By Tim Keller and Lea Patterson, Associate Counsel at First Liberty
It is time for Maine to correct a nearly 40-year-old mistake and allow parents to once again use public tuition dollars at any qualified school. As many in Maine are aware, in small towns that cannot support a public high school, local school districts provide tuition payments for students to attend the public or private secondary school of their choice. For well over a century under this system, Maine parents could choose a religious school for their children’s education.
That freedom ended in 1980 when Maine’s then-attorney general issued an opinion stating that including religious schools was a violation of the U.S. Constitution. But recent U.S. Supreme Court decisions show that opinion was incorrect and unconstitutional.
First, in 2002, the Supreme Court declared that an Ohio school choice program that let parents freely and independently select a private religious school for their children did not violate the Constitution. This result made it clear that the basis for the 1980 ruling was wrong and that Maine’s century-old system did not need to be altered.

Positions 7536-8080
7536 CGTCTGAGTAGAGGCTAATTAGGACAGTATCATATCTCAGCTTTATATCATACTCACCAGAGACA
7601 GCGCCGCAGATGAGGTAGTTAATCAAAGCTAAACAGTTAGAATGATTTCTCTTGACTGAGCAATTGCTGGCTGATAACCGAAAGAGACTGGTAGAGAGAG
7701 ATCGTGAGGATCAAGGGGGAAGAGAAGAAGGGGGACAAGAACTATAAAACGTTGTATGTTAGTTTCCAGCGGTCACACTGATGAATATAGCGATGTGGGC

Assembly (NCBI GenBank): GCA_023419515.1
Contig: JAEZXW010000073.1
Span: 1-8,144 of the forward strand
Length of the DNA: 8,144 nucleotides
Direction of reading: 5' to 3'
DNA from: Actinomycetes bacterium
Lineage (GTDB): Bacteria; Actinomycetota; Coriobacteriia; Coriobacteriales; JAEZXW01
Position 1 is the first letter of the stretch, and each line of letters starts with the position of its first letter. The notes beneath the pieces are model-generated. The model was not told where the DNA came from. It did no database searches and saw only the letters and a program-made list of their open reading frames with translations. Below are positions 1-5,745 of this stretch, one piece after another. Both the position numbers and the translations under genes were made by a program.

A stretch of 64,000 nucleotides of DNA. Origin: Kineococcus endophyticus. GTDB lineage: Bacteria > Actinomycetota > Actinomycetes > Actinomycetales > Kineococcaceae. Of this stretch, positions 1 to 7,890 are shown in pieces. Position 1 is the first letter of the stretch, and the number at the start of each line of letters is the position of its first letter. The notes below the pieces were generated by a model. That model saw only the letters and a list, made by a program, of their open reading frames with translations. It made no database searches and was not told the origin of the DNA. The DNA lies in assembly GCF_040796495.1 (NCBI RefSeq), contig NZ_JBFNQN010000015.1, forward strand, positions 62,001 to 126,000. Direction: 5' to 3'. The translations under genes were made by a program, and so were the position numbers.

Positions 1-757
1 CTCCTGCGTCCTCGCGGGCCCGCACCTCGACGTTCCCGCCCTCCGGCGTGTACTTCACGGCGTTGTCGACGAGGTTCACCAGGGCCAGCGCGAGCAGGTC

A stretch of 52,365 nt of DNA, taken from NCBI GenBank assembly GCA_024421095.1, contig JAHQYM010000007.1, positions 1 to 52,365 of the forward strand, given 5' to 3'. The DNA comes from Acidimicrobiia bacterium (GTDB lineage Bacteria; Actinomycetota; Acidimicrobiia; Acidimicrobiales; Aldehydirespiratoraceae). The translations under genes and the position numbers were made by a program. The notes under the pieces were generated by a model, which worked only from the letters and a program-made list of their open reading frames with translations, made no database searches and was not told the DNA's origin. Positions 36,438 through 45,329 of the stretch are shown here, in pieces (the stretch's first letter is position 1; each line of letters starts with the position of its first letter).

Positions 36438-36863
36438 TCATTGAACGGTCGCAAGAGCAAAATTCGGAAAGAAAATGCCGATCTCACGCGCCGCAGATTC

A more recent Supreme Court opinion goes a step further to demonstrate that the current system is, in fact, unconstitutional. In a 7-2 ruling last year, the Supreme Court determined that a church school run by Trinity Lutheran in Missouri could not be excluded from a state program that provides money to make playgrounds safer by resurfacing them with rubber from used tires. Chief Justice John Roberts, writing for the majority, stated that “the exclusion of Trinity Lutheran from a public benefit for which it is otherwise qualified, solely because it is a church, is odious to our Constitution…and cannot stand.”